A Tenon’s cyst is a high-domed, taut encapsulation of the bleb, which limits aqueous percolation. It must be differentiated from vascularized bleb failure. Once reported to occur in up to 15% of postsurgical eyes during the first postoperative month, it seems to be much less common in eyes that have received 5-fluorouracil or mitomycin. If the acute rise in IOP associated with these cysts is managed medically, with or without corticosteroid use, most of these blebs (up to 90%) continue to function later, as the bleb tissue remodels itself. If failure seems imminent (lower bleb, higher IOP), needling of the cyst, with postoperative 5-fluorouracil injections, may be helpful.
LATE BLEB LEAKS.
Initial management of these leaks involves patching, aqueous suppressants, and antibiotics. Additional management includes modalities already referred to, such as bandage contact lenses, autologous fibrin or blood, and glue. Trichloroacetic acid application and carefully applied cryotherapy may also be attempted. If these modalities fail and further management is felt necessary, neodymium:yttrium-aluminum-garnet laser bleb remodeling may be tried. The laser is tuned to the continuous-wave multimode, carefully retrofocused 1.0?mm behind the bleb to the underlying sclera, and then applied in a grid pattern (3.0?J/shot) over the bleb area ( Fig. 243-10 ). Inflammation and discomfort may be intense, but up to 80% of leaks seal. Other alternatives include a return to the operating room, where free conjunctival patch grafts may be applied over the sclerotomy after excision of the cystic leaking bleb.   Or, if scarring is minimal, local revision using conjunctival rotation may be attempted.
BLEBITIS VERSUS LATE ENDOPHTHALMITIS.
As many as 1 per 100 patients/year may develop infection of the bleb. The cystic thin blebs seen after antimetabolite application are believed to be at higher risk. When a bleb is present, the surgeon needs to treat any red eye emergency with antibiotics. Blebitis is differentiated from conjunctivitis by the presence of a murky, opalescent bleb, often with an associated bleb leak, in addition to conjunctiva injected diffusely with associated discharge ( Fig. 243-11 ). The key here is analysis of the vitreous response. If the vitreous is quiet, prompt treatment with hourly topical antibiotics may save the bleb and the eye. Topical corticosteroids after 48 hours of treatment are useful to treat the inflammation. However, if endophthalmitis is diagnosed with vitreous involvement, intravitreal cultures and antibiotics are required and eye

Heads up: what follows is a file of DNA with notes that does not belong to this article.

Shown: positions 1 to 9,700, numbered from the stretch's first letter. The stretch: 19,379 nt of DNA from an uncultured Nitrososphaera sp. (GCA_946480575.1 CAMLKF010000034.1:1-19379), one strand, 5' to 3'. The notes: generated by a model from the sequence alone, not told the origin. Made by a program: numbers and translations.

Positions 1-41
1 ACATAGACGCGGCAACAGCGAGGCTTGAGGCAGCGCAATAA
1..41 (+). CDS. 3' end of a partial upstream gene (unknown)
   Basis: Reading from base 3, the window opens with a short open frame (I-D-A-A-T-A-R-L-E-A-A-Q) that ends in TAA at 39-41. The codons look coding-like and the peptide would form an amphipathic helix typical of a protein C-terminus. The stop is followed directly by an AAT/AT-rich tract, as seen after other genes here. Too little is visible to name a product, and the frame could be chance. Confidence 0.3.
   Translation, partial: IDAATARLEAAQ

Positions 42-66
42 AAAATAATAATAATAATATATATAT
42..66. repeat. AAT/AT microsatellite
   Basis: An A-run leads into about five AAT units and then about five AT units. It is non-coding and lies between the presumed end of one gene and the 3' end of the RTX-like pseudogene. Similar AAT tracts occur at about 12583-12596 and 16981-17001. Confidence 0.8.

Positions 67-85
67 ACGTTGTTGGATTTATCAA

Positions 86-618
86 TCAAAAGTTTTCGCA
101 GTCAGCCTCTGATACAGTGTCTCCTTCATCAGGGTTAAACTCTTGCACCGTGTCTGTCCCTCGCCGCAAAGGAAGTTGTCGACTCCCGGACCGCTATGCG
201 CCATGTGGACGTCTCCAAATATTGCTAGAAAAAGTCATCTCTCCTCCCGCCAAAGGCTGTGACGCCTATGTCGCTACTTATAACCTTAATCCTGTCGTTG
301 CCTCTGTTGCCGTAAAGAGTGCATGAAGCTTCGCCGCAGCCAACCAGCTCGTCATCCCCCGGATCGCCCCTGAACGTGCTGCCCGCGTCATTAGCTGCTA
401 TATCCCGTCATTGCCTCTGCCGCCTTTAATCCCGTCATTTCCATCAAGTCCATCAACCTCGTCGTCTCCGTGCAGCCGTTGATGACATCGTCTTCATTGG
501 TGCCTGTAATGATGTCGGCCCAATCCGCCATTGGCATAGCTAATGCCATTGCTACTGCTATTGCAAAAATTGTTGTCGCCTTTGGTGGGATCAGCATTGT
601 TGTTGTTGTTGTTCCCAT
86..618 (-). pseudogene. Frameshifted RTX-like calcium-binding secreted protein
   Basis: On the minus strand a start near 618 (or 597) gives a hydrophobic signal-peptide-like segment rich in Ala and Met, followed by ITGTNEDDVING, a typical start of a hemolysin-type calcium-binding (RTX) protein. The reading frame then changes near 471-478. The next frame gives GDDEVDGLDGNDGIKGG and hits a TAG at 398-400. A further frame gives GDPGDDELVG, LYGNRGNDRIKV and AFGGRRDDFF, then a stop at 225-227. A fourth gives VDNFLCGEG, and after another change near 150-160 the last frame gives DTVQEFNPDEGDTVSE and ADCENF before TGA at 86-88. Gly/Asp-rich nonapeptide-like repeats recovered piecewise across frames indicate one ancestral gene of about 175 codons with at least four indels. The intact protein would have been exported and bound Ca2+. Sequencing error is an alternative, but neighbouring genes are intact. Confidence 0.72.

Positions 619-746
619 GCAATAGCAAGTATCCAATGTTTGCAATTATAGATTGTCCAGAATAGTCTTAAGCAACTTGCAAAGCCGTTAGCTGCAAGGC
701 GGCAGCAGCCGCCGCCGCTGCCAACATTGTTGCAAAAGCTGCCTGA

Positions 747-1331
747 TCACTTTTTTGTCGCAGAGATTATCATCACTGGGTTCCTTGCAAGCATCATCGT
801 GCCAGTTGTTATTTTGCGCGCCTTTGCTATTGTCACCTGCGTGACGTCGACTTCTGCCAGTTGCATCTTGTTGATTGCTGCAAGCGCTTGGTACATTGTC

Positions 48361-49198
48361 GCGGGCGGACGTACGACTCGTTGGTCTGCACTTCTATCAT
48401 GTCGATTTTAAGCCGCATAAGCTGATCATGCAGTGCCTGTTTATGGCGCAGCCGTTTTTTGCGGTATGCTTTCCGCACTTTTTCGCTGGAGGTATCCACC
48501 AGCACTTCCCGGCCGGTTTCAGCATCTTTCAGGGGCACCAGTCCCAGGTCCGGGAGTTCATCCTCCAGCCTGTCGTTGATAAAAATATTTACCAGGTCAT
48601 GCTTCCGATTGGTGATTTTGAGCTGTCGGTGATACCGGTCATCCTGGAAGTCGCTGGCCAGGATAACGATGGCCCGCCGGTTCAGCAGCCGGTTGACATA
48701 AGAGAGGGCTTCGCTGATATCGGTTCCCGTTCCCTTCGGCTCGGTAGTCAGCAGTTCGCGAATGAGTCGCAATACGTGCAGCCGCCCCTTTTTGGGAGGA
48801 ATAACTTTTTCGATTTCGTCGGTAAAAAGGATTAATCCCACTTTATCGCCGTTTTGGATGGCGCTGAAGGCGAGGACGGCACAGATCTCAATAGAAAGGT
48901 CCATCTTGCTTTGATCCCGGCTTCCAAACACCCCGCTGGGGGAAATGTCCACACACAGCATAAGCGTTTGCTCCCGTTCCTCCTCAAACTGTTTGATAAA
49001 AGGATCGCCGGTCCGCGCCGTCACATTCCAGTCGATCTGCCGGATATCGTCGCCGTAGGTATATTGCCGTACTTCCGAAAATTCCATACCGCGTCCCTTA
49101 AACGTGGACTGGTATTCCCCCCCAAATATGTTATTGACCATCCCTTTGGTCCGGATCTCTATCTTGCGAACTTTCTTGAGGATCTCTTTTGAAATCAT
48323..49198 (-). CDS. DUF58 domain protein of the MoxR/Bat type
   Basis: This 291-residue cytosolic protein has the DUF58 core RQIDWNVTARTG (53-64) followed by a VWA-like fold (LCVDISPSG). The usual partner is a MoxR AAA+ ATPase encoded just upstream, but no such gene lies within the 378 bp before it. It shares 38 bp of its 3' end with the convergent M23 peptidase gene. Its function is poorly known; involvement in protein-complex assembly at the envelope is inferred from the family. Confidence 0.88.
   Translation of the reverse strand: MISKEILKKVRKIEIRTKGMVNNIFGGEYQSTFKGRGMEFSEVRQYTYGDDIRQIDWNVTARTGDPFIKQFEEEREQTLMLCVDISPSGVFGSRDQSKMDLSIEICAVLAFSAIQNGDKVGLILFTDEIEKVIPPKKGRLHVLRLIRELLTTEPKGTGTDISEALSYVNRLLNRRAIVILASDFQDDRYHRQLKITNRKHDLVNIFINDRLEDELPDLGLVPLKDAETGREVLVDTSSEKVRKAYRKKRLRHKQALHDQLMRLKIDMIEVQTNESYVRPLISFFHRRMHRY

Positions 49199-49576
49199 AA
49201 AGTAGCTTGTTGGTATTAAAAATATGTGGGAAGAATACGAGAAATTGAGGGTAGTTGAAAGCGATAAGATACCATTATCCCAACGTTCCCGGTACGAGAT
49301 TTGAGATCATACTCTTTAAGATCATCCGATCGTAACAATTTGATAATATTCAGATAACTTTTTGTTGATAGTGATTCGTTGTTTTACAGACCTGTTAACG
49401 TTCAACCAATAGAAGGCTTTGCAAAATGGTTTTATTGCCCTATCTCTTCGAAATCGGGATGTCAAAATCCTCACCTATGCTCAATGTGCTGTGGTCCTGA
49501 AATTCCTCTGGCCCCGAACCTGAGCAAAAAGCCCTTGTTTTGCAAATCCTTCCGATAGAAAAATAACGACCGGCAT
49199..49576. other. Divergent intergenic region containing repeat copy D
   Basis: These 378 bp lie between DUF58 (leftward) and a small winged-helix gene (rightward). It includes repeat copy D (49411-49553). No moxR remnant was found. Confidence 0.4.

Figure 243-11 Blebitis.
Figure 243-12 Intrableb injection of autologous blood for hypotony.
salvage is rare. Organisms frequently seen in these eyes include hemophilus, streptococci, and staphylococci. Thus, coverage is best initiated with fortified topical cefazolin or vancomycin and tobramycin. Alternatively, topical fluoroquinolones, perhaps in combination with systemic fluoroquinolone prescription, may cover many of these cases. Intravitreal antibiotic injections of choice are vancomycin and amikacin.
Antimetabolites have introduced a somewhat new entity, late hypotony, to the list of late postoperative trabeculectomy complications. Whereas an IOP <5?mmHg (<0.67?kPa) on a long-term basis used to be unheard of, now such eyes are not infrequent. Most commonly, the history is of high-dose mitomycin use with loose scleral flap closure, although this entity has also been seen after 5-fluorouracil injections. Characteristically, vision is decreased, the eyes are soft, blebs are large, thin, and totally avascular, retinal folds are seen in the macula (with or without the aid of fluorescein angiography), retinal vessels are tortuous, and the nerve head may be swollen. Useful treatments, as with bleb leaks, include intrableb autologous blood injection ( Fig. 243-12 ) and neodymium:yttrium-aluminum-garnet bleb treatment. Sometimes, a return to the operating room to revise the thin bleb and/or resuture the flap is indicated. A donor “cover” (as already discussed) may be necessary to limit aqueous egress. Alternatively, if a symptomatic cataract is present, the cataract extraction-associated inflammation frequently slows filtration through bleb healing and resolves the hypotony. Some surgeons
Figure 243-13 Exposure of tube in drainage seton (arrow).
have expressed concern that if such eyes are left untreated for many months, the retinal folds may not resolve, even after successful pressure adjustment. One report exists of such an eye, finally successfully treated with pars plana vitrectomy and liquid perfluorocarbon liquid.
No chapter on glaucoma surgical complications is complete without at least a mention of some of the unique problems seen with setons. Usually, with proper placement, extrusion of the plate(s) and uncontrolled intraocular inflammation are not seen. Initial hypotony may be seen with some of the valved implants. If proper tube blockage, with either a “stent” or external suture, is used with the unvalved implants, hypotony may be avoided with these devices, even after the “plug” is removed or dissolved. The most frequent problems with these devices are melting of the patch graft that overlies the extraocular tube, with tube exposure ( Fig. 243-13 ), and intraocular rotation of the tube anteriorly into cornea. Melting of the graft may be monitored if conjunctival coverage is maintained. If not maintained, a new graft must be placed and conjunctiva mobilized to cover it. The other problem, tube migration, is especially common in children and young adults. At the first hint of corneal compromise (endothelial cell counts may be helpful), the tube is repositioned more posteriorly to avoid corneal failure.